Daun, for his part, must have been confident that the high-walls of Torgau fortress, supplemented by some of the best artillery in the Austrian Empire, could do the job. The ordnance was led by Lt.-Gen. Franz Ulrich, a most competent officer. Ulrich’s batteries could prove crucial in their fire efficiency. This might serve to arrest even the bold Prussian monarch and his designs upon Saxony. The marshal was grimly resolved to hang on to Torgau, and in fact as stated he had been ordered to keep it, even at cost of battle. Even Vienna was adamant on this point. October 26, Maria Theresa’s instructions reached Daun; he was to retreat no further categorically short of a major defeat.
The Austrian army was formidable in its deployment. Lacy’s men, who numbered 20,000 men, were posted to the rear of the great Torgau Pond, and held the left of the main army; O’Donnell led three regiments of cavalry on his right between Zinna and the pond. This was the south end of the army. On the all-important Septitz, Daun had the 21st Infantry of Arenberg and the 5th Infantry. This spot was without a doubt the key to the whole battlefield, and the Austrian command knew it.
The forces of Lt.-Gen. Johann Jacob Herberstein held the center of the camp, with Lt.-Gen. Wied on the extreme right. At the front of the whole army, General Löwenstein on the left deployed opposite to Wied; with Sincère and Buccow holding on to the main portion just north of Zinna. The Austrian posts were all well-chosen, and entrenched. Such was the situation with regard to the main Austrian army with Daun. With the dawn on November 3, would come the contest for arms.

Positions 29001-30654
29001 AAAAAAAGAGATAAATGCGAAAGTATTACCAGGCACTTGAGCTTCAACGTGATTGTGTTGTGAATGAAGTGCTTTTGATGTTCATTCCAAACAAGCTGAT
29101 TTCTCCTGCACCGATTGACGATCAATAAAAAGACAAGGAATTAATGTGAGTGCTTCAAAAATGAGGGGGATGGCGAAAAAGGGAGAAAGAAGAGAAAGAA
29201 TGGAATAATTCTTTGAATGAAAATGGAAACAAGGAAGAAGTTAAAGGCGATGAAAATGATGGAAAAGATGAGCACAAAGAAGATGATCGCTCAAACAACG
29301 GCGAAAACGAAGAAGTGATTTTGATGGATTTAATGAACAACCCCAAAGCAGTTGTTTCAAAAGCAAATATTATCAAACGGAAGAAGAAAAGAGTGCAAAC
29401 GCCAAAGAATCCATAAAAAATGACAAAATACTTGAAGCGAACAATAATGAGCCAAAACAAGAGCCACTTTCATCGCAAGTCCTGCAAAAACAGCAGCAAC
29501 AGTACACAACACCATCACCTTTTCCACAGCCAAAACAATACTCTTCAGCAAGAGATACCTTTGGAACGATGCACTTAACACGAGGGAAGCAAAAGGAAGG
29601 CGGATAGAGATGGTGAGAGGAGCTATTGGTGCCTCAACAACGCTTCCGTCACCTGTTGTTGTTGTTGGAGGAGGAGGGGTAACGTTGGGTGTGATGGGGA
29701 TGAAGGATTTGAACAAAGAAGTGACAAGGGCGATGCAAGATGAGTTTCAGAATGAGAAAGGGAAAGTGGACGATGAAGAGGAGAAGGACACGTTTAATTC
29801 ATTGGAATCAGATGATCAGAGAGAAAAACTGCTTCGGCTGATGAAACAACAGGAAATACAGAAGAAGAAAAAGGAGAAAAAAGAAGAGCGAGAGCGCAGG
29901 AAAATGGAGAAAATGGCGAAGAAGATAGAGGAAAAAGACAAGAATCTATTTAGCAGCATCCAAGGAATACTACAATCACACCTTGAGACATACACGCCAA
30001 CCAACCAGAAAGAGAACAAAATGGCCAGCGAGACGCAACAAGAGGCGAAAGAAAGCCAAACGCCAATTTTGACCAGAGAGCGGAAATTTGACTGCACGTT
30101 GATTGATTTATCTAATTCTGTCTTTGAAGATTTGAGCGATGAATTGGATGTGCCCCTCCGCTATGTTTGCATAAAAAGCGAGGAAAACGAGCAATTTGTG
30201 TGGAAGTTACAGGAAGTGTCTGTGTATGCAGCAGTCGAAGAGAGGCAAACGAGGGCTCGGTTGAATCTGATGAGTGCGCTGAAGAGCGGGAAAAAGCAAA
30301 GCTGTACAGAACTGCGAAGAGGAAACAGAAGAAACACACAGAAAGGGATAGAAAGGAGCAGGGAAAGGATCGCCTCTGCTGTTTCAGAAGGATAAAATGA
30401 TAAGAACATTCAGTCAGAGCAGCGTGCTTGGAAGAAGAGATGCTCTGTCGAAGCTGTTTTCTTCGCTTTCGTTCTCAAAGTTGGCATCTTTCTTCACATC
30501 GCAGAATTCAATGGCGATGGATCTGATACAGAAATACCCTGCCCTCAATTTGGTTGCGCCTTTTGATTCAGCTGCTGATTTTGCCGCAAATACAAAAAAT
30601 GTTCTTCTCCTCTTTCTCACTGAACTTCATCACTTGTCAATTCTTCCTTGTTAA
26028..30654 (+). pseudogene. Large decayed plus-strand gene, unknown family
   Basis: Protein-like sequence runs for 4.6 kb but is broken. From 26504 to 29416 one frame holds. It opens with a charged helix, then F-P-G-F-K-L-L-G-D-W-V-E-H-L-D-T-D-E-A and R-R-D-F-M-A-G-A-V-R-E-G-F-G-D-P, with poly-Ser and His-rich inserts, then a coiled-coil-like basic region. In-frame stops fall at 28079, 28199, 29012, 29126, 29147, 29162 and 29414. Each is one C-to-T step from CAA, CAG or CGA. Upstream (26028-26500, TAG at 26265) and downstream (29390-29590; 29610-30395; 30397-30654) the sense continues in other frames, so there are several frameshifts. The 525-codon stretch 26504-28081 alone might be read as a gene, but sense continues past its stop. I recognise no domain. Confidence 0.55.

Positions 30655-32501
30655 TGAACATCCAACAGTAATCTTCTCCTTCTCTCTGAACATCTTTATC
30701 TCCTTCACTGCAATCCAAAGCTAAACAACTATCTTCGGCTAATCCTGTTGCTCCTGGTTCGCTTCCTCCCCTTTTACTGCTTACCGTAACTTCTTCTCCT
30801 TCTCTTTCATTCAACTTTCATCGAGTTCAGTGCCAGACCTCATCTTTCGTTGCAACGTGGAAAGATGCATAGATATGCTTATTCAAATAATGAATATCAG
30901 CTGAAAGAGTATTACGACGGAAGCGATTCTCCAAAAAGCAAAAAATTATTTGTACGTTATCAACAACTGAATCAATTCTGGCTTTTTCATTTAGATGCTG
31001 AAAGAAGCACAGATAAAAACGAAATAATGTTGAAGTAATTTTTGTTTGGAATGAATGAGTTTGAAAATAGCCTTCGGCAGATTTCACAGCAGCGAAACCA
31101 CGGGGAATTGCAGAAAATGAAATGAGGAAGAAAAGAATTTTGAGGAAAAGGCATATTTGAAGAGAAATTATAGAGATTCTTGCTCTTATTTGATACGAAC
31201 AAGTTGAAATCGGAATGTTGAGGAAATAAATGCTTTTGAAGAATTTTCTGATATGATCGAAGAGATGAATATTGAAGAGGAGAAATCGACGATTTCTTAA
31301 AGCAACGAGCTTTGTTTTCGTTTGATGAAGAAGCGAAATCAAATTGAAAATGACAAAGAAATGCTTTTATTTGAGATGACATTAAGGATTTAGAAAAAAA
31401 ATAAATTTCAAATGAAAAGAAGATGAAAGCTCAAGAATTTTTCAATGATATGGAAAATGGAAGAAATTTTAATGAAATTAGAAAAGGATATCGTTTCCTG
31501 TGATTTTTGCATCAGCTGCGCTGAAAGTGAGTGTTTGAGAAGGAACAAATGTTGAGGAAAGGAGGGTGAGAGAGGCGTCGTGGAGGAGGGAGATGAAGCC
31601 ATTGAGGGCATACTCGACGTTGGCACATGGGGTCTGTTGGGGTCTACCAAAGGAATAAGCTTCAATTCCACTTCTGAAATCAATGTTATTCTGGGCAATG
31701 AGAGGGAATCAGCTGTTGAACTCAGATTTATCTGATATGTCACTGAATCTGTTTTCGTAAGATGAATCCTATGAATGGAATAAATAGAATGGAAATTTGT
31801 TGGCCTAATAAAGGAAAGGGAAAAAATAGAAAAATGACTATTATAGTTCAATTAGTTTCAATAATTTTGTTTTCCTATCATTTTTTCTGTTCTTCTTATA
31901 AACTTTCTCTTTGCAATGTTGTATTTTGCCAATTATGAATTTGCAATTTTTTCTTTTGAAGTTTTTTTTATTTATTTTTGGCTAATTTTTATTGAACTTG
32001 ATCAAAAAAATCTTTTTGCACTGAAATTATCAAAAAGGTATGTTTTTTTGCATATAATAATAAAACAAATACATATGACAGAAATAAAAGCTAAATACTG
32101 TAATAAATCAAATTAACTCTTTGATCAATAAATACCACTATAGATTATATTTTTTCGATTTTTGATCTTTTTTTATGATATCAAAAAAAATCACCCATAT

Frederick’s forces were on the march at about 0615 hours. The king’s own forces were to swing well northward of their current position in three main (and one auxiliary) columns. Each one had its own designated route to take, in order to traverse the thick woods. Ideally, all three formations were planned to arrive before the marshal’s rear nearly simultaneously. The auxiliary column had the sole task of safeguarding the Prussian baggage on the march, although irregular cavalry raids were looked for. Colonel Christian von Möhring, with 25 squadrons of horse and one battalion (from the 2nd Infantry of Kanitz), had this duty. Enemy scouts were bound to be around.